Maureen Dowd manages to get to the heart of the matter of Bush Treason in her column today, which draws on the Peter Bergen article in this month's New Republic. I haven't read the Bergen article, but if I feel like my blood pressure is dropping, maybe I will.
Dowd cuts to the chase via her conversation with Secretary of Defense Bob Gates, while flying over the mountains of Afghanistan where Bin Laden was cornered. She notes that right in the middle of the show down at Tora Bora, Donald Rumsfeld asks Gen. Tommy Franks to "freshen up" an Iraq invasion plan.
Odd, that? Or is it? Are we supposed to believe that these neo-con geniuses of the Bush administration had the world's number one terrorist--who they often blamed Clinton for not killing or capturing as a defense for their own lack of diligence before 9-11--cornered in some mountains and they bungled it?
They were busy getting ready for Iraq, and now Gates wants to buy the idea that that is why we couldn't send a few hundred Army Rangers into kill Bin Laden?
Gates tells Dowd: "“Afghanistan was a vastly underresourced operation because, as some of the generals say in the Pentagon, we were just out of Schlitz. We didn’t have any more troops to send.”
What a crock. This wasn't screwed up. This is the kind of thing that we are good at, as we proved later in Iraq when we caught Saddam, and when we killed his sons. Once all the intelligence and surveillance work has worked, we send in the crack squads, and we finish the job.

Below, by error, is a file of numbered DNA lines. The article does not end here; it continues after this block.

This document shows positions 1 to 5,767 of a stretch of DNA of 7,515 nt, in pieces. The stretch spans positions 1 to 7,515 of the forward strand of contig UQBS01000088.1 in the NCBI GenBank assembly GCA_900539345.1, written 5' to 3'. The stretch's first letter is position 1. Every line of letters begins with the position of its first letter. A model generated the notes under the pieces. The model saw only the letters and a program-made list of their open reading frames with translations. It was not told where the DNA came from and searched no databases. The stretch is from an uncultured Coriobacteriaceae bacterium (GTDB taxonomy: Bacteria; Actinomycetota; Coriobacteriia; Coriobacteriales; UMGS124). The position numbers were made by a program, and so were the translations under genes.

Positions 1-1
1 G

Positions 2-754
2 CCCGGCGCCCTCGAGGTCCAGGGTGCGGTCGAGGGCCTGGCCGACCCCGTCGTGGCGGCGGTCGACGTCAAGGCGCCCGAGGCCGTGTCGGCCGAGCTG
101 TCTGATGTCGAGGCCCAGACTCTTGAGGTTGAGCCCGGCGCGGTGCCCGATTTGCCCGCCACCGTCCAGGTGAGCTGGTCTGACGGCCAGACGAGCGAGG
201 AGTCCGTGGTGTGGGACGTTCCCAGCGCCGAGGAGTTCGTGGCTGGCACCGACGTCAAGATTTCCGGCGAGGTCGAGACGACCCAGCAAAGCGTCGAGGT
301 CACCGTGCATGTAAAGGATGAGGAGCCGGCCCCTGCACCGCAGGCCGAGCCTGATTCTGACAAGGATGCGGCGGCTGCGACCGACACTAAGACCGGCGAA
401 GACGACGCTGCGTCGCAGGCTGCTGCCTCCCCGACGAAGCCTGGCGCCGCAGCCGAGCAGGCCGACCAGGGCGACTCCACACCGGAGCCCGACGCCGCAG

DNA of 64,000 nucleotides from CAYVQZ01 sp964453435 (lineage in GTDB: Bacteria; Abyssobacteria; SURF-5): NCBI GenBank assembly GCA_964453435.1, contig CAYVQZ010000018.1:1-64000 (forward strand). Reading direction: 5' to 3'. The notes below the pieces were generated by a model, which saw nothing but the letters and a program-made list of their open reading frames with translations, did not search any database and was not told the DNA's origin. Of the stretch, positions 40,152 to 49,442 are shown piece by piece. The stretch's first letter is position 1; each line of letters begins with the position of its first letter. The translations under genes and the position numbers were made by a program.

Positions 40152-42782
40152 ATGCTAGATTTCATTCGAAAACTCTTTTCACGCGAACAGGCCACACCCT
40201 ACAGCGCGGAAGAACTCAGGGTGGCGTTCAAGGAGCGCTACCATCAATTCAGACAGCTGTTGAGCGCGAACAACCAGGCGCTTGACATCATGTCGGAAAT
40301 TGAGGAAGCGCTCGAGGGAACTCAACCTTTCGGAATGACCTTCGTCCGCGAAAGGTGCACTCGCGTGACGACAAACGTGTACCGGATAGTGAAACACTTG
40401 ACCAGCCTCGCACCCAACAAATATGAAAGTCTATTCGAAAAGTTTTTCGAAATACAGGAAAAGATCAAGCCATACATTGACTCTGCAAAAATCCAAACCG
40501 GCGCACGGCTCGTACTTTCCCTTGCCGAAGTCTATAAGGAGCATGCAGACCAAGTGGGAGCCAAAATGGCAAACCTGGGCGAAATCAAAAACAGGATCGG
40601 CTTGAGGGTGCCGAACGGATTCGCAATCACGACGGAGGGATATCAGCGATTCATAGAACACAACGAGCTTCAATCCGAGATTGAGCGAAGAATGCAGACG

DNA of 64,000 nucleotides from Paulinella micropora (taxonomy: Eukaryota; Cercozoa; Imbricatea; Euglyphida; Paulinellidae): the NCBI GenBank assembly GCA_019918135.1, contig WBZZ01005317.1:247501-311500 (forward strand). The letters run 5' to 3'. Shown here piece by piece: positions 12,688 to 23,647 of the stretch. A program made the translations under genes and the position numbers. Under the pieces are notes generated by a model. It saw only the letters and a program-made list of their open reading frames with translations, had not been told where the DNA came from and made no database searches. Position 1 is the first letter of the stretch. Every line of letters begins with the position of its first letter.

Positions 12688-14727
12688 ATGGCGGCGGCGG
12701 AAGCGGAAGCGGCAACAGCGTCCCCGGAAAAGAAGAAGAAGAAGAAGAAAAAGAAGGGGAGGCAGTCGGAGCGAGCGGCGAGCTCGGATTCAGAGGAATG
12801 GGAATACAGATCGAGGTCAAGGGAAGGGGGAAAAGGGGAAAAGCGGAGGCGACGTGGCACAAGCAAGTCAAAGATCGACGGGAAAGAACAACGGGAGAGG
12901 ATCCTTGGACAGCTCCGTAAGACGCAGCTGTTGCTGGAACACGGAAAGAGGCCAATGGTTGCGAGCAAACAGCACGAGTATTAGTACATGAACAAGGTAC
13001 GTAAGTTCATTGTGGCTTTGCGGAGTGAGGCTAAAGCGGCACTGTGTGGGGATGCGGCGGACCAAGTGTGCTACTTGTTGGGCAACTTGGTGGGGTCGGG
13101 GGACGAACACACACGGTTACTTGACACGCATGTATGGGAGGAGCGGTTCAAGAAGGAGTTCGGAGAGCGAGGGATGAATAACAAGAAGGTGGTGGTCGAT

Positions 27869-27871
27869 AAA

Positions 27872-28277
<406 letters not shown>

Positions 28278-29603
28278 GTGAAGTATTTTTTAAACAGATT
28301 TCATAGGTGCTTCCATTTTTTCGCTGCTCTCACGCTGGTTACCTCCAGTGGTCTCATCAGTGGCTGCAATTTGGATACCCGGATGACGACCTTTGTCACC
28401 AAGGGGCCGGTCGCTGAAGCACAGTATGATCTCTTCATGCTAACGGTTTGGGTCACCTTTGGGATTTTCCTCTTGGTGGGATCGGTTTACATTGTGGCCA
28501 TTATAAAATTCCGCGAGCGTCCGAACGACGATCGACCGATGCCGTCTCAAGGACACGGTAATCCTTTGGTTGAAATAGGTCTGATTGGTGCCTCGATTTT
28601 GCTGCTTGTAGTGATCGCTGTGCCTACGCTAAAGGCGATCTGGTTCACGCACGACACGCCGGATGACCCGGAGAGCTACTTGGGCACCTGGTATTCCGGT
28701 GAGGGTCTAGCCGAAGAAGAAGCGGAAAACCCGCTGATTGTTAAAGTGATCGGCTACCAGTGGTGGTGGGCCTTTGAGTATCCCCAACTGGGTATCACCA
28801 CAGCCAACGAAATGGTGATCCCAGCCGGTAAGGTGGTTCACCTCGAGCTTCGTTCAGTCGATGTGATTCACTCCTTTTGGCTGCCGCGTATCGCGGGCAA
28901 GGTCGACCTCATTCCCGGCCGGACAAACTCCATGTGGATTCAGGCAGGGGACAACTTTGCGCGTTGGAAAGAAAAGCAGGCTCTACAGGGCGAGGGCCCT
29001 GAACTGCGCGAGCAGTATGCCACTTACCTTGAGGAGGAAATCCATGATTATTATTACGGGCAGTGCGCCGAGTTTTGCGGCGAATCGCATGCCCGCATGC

The Tora Bora episode failed to get Bin Laden because George W. Bush and his minions decided to let him go. It's the only explanation that makes sense. To suggest that the greatest military force in the world, led by the Army Rangers--perhaps the best fighting force in history--shouldn't be sent into some mountains to get the guy that just orchestrated the most devastating attack on America in our short history is just crap.
To suggest that we didn't have the resources in Afghanistan is crap. We had thousands of troops there, including the Rangers. We had bombed the caves Bin Laden was in with bunker busters for days. The cratered landscape was ripe for a crack force which was ready to go, and the President of the United States decided not to.
George W. Bush provided aid and comfort to Usama Bin Laden. He had him cornered and he decided--perhaps because it's always good to have a bogey man around--to let him go.
And that is the definition of treason.
"“Afghanistan was a vastly underresourced operation because, as some of the generals say in the Pentagon, we were just out of Schlitz,” Gates said. “We didn’t have any more troops to send.”"
- Op-Ed Columnist - Blunder on the Mountain - NYTimes.com (view on Google Sidewiki)